How will beacons affect my stores?

An overview of beacons and how they can power your retail business.

11th August 2015, by Yash Kothari

At Apple’s Worldwide Developers Conference in 2013, Craig Federighi, Apple’s Senior Vice President of Software Engineering, introduced the iBeacon. Apple pushed their technology as a new way to communicate between the real world and smartphones. They positioned it specifically as a tool for brick and mortar businesses like retail, as a way for them to communicate with their customers while they shopped inside a store. As a marketing tool aimed at the shopper, beacons have the ability to spur one of the most powerful retail revolutions yet. But before that, let’s get an understanding of how beacons work.

A beacon is a new type of device that can communicate with a smartphone that is within range. For example, a store owner can program a beacon to send a promotional offer to a customer as the customer approaches the area. Beacons create a whole new way of location-based pre-programmed communication.

As far as the actual hardware of the beacon is concerned, it is straightforward. Beacons are small enough to fit in the plam of your hand. Their average price is about $35. Beacons can last two years on one watch battery; this long battery life is enabled by the use of Bluetooth Low Energy to communicate with smartphones.

For a retailer, they open up a whole new way of communicating and interacting with your customer. No longer do you have to fully rely on associates to communicate the brand. With beacons, you can create a standardized method for location-based communication inside your store.

As a marketing tool, this is powerful. For instance, Lord & Taylor installed beacons in merchandising areas at 130 stores where they can interact with customers by sending them location-aware alerts, updates on new merchandise, and specific time-based offers. As beacons become even more powerful, companies will be able to personalize these touchpoints according to customer demographics and interests. This can discourage showrooming and create a more intimate relationship with the customer.

Yet before you start installing beacons right away, there are a few caveats to be aware of. The first is the danger of creating a disruptive customer experience. Beacons are not well suited for all types of stores; for instance, customers inside a luxury retailer would not want to be constantly disturbed by offers while they browse. Optimizing the beacons as a part of the customer experience will take time, experimentation, and several A/B tests.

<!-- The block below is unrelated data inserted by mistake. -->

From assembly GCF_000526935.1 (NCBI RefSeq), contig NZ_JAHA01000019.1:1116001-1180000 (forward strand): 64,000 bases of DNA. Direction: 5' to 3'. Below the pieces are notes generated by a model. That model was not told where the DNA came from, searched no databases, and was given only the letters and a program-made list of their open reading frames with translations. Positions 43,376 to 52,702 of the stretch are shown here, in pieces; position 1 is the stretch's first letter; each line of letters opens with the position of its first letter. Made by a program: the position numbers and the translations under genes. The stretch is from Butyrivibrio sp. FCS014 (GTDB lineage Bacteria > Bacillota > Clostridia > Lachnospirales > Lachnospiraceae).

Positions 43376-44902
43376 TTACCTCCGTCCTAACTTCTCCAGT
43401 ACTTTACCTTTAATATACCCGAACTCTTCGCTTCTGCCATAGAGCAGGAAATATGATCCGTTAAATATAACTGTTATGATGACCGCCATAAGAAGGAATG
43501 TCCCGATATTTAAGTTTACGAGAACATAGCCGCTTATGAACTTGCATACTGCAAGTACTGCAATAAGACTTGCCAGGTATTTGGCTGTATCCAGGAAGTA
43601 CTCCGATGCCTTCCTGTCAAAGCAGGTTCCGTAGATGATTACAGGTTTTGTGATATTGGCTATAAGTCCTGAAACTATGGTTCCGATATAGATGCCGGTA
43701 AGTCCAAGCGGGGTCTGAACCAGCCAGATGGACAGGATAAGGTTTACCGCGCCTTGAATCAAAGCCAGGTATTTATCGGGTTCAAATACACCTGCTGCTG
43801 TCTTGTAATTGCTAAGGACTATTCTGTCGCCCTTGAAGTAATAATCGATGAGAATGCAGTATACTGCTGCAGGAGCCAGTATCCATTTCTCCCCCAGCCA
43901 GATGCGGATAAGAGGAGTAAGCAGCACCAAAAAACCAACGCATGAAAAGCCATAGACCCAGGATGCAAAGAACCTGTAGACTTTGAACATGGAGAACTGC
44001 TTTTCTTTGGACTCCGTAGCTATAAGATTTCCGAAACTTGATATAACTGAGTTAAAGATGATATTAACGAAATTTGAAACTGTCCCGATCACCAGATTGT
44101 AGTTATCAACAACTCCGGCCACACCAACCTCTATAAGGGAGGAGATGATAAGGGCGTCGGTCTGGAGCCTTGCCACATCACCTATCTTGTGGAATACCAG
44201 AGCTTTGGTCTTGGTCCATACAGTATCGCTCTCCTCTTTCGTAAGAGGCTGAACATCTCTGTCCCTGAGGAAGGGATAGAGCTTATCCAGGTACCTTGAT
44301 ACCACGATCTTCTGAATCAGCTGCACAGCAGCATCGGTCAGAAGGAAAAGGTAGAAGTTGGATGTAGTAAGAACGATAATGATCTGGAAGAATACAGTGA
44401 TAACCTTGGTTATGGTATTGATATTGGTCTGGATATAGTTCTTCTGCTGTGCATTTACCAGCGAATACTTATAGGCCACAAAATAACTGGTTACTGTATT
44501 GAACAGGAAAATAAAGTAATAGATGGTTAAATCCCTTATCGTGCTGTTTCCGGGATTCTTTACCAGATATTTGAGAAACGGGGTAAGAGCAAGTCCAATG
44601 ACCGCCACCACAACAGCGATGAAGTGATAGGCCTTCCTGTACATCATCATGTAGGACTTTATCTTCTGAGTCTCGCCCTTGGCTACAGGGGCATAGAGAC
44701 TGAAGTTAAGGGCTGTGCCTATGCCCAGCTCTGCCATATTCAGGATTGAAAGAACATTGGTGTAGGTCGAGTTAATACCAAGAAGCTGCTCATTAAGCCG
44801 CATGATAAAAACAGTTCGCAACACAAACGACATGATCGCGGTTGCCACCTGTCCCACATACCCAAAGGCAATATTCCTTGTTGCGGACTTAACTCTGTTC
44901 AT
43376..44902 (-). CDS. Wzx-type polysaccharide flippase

The second major caveat is that beacons do not provide accurate customer data. One of the major limitations of using beacons to communicate with the customer is that the end customer must have your store application installed on their smartphone. For instance, for Walmart to communicate to a customer via beacons, that customer must have the Walmart app installed on their smartphone. When you factor in the likelihood that a customer has a store’s app installed on their smartphones, the effective user size can become quite limited. Furthermore, there could be an element of self selection bias; it would be akin to collecting data only from a store's most loyal customers. Thus relying on data produced by beacons to inform merchandising or operations decisions can hurt the store.

That does not mean that beacons are not powerful - Craig Federighi’s announcement in 2013 was an important one for the retail world. Beacons could change the way retailers communicate with their customers; however we should not expect them to be the analytics solution that some hope them to be.

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